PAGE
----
Think about the choir directors you’ve had in the past. What were they like? Each one likely had a different approach to leading, conducting, and communicating. What makes a great leader? Which communication style is most effective? Let’s begin with leadership style.
April 30th this year marked the 40th anniversary of the massive Rock Against Racism rally and concert in London, at which some hundred thousand people marched into Victoria Park to the sound of punk and reggae bands, including X-Ray Spex, fronted by Afro-British Poly Styrene.
Best known as the composer of Candide and West Side Story, Leonard Bernstein had an immensely versatile career. Born on August 25, 1918, Bernstein’s career spanned decades, leaving a lasting impression through his work as a conductor, composer, and music educator.
I became a parent around the time I started working in childhood mental health, providing music therapy to children with complex trauma histories. Through these experiences, I became aware both personally and professionally of the profound impact a child’s early environment has on their social and emotional development outcomes and later behavioral and academic ones.
Since the emergence of autism as a diagnosed condition in the 1940s, the oft-noted musical proclivities of people on the autism spectrum have generated much interest. Reports of savant-like abilities, extraordinary feats of musical memory, and disproportionately high rates of perfect pitch abound, along with a high degree of emphasis on music’s importance in therapeutic interventions.
In England, we have the expression ‘Carrying coals to Newcastle’ – a pointless action, since the place in question already has a bountiful supply. In Spain, they take oranges to Valencia and in Portugal, honey to a bee-keeper. If not quite as plentiful as oranges or honey, publishers’ lists are filled with beginner violin repertoire – what possible motivation could there be to write and publish more?
“Music is my life. I will never stop playing cello,” says Vanessa Johnson, one of the young people whose early experiences with music are featured in the book The Music Parents’ Survival Guide (2014). Since more than four years have passed since it went to press, we are checking in with some youngsters to see how they are doing, focusing on those who participated in free after-school programs inspired by El Sistema, Venezuela’s music-education system which emphasizes ensemble playing right from the start.
A span of nearly 300 years separates Galileo Galilei from Lord Rayleigh—Galileo groping in the dark to perform the earliest quantitative explorations of motion, Lord Rayleigh identifying the key gaps of knowledge at the turn into the 20th century and using his home laboratory to fill them in. But the two scientists are connected by a continuous thread.
Entering into a darkened room crowded with people, there is a powerful smell of incense. A robed figure touches the forehead of each initiate, uttering an incantation. In the centre, a figure crouches, swaying slightly, engaged in some kind of mystical ritual.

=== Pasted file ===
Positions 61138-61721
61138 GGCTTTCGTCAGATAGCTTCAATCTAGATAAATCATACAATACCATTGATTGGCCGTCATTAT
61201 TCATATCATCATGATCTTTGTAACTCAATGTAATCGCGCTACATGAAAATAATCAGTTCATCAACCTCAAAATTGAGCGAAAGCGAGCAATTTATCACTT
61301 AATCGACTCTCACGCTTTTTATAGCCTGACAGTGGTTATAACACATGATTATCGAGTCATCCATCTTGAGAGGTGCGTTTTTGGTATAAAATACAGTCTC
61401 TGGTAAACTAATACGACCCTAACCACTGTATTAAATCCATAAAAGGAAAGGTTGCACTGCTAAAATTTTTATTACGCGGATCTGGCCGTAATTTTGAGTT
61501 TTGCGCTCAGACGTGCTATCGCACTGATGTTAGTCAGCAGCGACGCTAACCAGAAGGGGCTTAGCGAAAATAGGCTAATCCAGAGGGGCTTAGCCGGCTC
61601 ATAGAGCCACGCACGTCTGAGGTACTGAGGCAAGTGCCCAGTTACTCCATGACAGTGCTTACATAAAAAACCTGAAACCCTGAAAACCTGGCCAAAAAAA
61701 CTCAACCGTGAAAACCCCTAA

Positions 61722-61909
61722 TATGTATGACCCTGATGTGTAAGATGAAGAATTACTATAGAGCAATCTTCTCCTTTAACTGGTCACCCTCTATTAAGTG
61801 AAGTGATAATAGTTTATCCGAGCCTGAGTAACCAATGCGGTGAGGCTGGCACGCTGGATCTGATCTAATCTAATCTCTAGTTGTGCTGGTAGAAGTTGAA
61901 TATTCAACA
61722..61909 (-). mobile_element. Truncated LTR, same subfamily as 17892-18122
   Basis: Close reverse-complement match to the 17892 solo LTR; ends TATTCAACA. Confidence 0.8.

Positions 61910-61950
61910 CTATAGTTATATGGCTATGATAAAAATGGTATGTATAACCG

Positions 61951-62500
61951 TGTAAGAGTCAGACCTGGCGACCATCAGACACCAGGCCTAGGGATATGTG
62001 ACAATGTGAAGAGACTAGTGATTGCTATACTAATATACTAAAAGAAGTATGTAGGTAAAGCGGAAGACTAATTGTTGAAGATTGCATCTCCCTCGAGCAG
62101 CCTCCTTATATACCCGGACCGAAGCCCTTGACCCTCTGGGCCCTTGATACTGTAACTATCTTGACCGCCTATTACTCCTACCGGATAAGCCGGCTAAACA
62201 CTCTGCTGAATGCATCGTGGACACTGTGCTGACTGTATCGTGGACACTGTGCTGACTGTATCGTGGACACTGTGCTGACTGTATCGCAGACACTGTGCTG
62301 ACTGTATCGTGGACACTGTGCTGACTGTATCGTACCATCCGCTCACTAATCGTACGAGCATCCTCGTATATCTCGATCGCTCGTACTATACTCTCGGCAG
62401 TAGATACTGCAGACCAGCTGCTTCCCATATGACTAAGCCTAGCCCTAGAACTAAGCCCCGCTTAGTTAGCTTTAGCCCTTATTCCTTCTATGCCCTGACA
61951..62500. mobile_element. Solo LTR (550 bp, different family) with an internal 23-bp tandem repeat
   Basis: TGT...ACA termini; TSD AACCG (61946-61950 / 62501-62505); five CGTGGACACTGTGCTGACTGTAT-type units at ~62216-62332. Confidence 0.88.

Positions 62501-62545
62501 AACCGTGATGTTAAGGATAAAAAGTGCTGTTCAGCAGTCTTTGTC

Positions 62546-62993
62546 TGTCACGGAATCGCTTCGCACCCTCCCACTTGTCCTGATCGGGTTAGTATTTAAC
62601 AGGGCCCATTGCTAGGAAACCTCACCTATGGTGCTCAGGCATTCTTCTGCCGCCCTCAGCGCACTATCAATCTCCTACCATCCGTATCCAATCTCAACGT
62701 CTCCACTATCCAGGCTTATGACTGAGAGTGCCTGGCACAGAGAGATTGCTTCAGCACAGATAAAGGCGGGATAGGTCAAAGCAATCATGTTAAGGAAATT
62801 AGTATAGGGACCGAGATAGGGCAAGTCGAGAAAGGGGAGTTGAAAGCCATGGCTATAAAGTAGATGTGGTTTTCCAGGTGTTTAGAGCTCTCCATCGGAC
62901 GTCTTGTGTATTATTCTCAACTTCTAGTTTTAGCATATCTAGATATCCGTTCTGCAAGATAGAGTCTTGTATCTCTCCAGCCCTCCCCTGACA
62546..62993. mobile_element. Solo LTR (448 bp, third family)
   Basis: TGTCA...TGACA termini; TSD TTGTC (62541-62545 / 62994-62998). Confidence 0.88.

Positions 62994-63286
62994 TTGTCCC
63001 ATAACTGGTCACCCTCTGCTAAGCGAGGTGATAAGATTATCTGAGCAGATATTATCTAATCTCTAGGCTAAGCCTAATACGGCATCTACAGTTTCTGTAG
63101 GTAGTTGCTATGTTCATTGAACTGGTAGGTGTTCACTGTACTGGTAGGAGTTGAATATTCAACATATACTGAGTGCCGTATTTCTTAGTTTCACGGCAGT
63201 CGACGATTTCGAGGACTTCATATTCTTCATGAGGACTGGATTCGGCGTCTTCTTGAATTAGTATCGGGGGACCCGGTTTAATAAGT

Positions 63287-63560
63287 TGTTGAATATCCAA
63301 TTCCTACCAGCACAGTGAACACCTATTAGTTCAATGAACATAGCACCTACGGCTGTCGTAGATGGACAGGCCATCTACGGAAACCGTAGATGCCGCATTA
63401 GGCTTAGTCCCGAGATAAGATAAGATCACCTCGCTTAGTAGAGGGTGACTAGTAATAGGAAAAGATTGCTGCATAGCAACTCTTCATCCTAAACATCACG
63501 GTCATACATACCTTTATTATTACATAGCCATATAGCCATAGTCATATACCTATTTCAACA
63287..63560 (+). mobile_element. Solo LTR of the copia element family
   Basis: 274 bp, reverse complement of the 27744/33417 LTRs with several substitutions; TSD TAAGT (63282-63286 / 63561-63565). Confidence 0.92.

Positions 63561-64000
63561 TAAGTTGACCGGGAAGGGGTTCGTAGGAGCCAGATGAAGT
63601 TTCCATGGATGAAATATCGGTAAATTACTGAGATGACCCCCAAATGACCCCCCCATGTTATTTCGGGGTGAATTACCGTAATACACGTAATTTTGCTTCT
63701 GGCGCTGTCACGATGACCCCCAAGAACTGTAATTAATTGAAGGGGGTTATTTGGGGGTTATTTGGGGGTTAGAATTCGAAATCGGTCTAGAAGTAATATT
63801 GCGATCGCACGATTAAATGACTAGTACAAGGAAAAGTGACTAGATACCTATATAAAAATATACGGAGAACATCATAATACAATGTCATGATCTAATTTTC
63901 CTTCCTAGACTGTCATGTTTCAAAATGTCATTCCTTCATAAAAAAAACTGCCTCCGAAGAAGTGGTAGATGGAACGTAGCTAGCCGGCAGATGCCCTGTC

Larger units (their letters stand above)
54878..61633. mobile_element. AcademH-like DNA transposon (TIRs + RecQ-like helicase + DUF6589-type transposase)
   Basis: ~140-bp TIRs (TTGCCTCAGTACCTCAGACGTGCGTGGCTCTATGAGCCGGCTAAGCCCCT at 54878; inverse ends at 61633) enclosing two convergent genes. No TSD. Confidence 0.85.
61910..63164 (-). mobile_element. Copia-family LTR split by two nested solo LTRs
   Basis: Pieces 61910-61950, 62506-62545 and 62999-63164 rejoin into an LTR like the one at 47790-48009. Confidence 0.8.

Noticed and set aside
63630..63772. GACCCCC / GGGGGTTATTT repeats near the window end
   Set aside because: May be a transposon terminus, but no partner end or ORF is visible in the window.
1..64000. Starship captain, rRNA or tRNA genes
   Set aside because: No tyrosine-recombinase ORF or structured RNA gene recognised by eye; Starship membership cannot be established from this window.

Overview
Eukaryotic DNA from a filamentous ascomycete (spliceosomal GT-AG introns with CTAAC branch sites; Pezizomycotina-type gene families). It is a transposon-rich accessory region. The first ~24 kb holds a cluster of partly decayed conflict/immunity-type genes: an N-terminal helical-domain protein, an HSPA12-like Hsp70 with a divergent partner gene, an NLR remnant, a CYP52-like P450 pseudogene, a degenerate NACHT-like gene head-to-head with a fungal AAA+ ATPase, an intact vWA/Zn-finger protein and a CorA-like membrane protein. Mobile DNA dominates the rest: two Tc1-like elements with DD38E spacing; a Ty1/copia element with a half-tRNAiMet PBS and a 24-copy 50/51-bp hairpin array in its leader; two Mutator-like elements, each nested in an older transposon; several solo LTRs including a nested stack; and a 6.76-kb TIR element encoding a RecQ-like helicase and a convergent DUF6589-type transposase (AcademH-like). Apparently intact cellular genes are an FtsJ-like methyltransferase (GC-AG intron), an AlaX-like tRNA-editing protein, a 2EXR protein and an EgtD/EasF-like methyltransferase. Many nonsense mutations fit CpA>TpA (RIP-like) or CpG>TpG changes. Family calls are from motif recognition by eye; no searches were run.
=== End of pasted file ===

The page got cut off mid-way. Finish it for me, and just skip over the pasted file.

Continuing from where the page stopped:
British composer and pianist Will Todd has worked at the Royal Opera House, the Lincoln Center in New York, London’s Barbican, and with Welsh National Opera, award-winning choirs The Sixteen, the BBC Singers, and Tenebrae. His music is valued for its melodic intensity and harmonic skill, which often incorporates jazz colours. We caught up with Will to ask him a few questions about his inspiration and approach to composition.
At a speed few can fathom, nationalism has become the dirtiest word in all of European cultural politics. Embraced by the right and rising populism, nationalism seemingly poses a threat to the very being of Europe. Nationalists proudly proclaim a euroscepticism that places the sovereignty of self over community.
At the root of all Western literature is ancient Greek poetry—Homer’s great epics, the passionate love poems of Sappho, the masterpieces of Greek tragedy and of comic theatre. Almost all of this poetry was or originally involved sung music, often with instrumental accompaniment.
Time and again I’ve heard musicians express some variation of the following sentiment: “I guess entrepreneurship is fine for some folks, but that’s not me. I’m a musician, not an entrepreneur.”
During a ‘question and answer’ session at a recent music convention, four contemporary composers of choral music faced a plethora of musicians from all types of backgrounds and traditions. Amongst a selection of interesting and searching questions asked, one brought an eerie silence to the room. The question was: ‘Would you consider writing for a male choir?’
In 1977, Star Wars: Episode IV – A New Hope captivated audiences with stunning multisensory special effects and science-fiction storytelling. The original Star Wars trilogy sent shockwaves of excitement through popular culture that would resonate for years to come. Beyond the films themselves, the Star Wars universe extended into a wider sphere of cultural artefacts such as toys, books and comics, which allowed audiences to recreate and extend the stories.
The other day, I posted something on my professional Facebook page about entrepreneurship and my compositional activities, and someone who I don’t know commented: “Forget entrepreneurship. Just compose.” (Well, they actually put it in somewhat more graphic terms, but in the interests of decorum…) This sentiment is nothing new: resistance to “the e-word” continues; if anything it’s intensified in recent years as entrepreneurship has become an over-used buzzword.